LONDON — In preparation of their invasion onto the beaches of France, American and British soldiers trained together on Everleigh Drop Zone to commemorate for what would become one of the most pivotal events of World War II known as D-Day.
“It’s not lost with me that 68 years ago to the day, American and British paratroopers were parachuting onto Salisbury Glen, rehearsing to what was to become D-Day. It’s nice to see 68 years later, to the day, that we are doing a similar thing,” said British army Lt. Col. John Boyd of the 4th Para. “I think that the relationship as well, has been strengthened over the last 10 years on the battle fields of Iraq and Afghanistan. It’s a true brotherhood.”
The airborne operation consisted of both American and British equipment and aircraft. American Soldiers were trained up on the British low-level parachutes, while British soldiers learned how to properly use the American T-10s. Prior to gearing up, each Soldier learned how the other country’s equipment was packed, how it operated, and how to use it safely.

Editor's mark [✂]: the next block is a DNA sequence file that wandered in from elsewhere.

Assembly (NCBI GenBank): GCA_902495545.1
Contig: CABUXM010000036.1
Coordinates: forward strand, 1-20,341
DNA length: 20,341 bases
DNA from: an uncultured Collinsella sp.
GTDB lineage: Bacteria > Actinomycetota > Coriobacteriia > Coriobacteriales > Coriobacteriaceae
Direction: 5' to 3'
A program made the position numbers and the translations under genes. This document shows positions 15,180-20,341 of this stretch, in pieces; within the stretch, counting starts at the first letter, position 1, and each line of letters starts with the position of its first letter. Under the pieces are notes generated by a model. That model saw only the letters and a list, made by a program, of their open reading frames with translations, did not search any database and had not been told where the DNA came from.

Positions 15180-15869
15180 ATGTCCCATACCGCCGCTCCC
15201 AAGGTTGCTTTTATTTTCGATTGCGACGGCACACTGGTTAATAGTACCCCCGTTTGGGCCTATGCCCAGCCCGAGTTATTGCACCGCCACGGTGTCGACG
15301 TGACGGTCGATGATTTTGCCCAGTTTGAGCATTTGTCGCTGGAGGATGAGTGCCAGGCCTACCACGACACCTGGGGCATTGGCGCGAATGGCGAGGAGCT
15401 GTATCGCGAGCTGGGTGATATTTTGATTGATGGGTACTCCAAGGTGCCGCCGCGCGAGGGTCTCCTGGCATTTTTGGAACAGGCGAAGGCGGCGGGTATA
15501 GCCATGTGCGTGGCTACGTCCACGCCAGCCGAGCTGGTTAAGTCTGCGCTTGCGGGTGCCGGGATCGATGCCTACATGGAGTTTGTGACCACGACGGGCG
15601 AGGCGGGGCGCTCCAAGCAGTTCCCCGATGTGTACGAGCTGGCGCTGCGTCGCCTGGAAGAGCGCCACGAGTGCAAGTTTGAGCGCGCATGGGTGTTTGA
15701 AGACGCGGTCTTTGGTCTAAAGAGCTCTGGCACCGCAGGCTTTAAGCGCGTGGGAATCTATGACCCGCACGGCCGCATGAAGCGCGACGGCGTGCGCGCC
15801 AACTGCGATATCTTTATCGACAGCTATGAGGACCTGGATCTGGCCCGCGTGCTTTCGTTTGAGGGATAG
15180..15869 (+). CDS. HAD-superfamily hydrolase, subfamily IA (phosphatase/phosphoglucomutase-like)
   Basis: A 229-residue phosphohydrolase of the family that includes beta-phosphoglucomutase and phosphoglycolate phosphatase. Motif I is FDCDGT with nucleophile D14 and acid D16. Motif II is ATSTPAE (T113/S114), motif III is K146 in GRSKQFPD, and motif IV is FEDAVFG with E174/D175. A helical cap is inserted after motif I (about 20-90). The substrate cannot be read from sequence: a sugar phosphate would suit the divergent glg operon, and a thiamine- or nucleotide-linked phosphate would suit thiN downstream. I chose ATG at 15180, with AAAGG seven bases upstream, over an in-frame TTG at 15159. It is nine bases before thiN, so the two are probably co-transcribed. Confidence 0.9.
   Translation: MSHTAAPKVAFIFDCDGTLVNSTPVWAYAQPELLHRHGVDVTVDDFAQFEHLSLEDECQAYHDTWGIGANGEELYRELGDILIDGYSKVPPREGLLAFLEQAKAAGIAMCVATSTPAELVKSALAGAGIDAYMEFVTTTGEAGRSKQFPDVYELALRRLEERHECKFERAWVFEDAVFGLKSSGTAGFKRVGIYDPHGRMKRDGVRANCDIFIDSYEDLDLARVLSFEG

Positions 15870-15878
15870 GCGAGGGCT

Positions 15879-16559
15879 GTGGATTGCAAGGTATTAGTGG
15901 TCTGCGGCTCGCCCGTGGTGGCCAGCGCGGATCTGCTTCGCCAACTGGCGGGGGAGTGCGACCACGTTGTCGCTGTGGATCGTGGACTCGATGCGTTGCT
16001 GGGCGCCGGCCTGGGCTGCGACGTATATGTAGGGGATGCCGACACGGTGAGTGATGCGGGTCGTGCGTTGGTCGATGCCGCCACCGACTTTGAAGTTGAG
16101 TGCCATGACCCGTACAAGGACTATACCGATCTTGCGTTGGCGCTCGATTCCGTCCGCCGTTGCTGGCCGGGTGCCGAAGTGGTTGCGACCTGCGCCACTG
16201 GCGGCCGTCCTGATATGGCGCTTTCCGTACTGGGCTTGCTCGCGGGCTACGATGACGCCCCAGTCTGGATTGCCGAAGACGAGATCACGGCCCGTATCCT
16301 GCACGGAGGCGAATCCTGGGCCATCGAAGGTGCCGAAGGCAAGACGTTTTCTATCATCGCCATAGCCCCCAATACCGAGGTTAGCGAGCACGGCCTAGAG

“They have been very welcoming — they’re very positive people. Any questions I had, they were there to help me out. Not just me, but helpful to other Soldiers as well,” explained Spc. Louie Reyes, 416th Civil Affairs Battalion out of San Diego. “This is a good lifetime experience; it goes a long way. It makes you appreciate it that much more, to know what they’ve (D-Day paratroopers) been through.”
Each paratrooper also had the opportunity to earn the jump wings of their ally. The British and Americans exchanged their jump wings in a traditional ceremony on the drop zone.
Just as their forefathers did many years ago, the day’s event was an opportunity for the Soldiers to prepare for what many say will be an experience of a lifetime — jumping onto the drop zones of Normandy, France, and commemorating the 68th anniversary of D-Day.
“As a paratrooper, these are the roots. The events that happened on D-Day were the framework for what we do today as paratroopers,” said Sgt. Fred Romero, 478th Civil Affairs Battalion out of Miami. “It’s going to be a humbling experience to just follow in those footstep and to be able to take part — to be here, to be on that beach — the same beach that they shed blood and tears on. It’s going to be very humbling.”
About 340 U.S. troops participated in many memorial ceremonies around the Normandy region to commemorate the 68th anniversary of D-Day, which began Sunday and will last through today.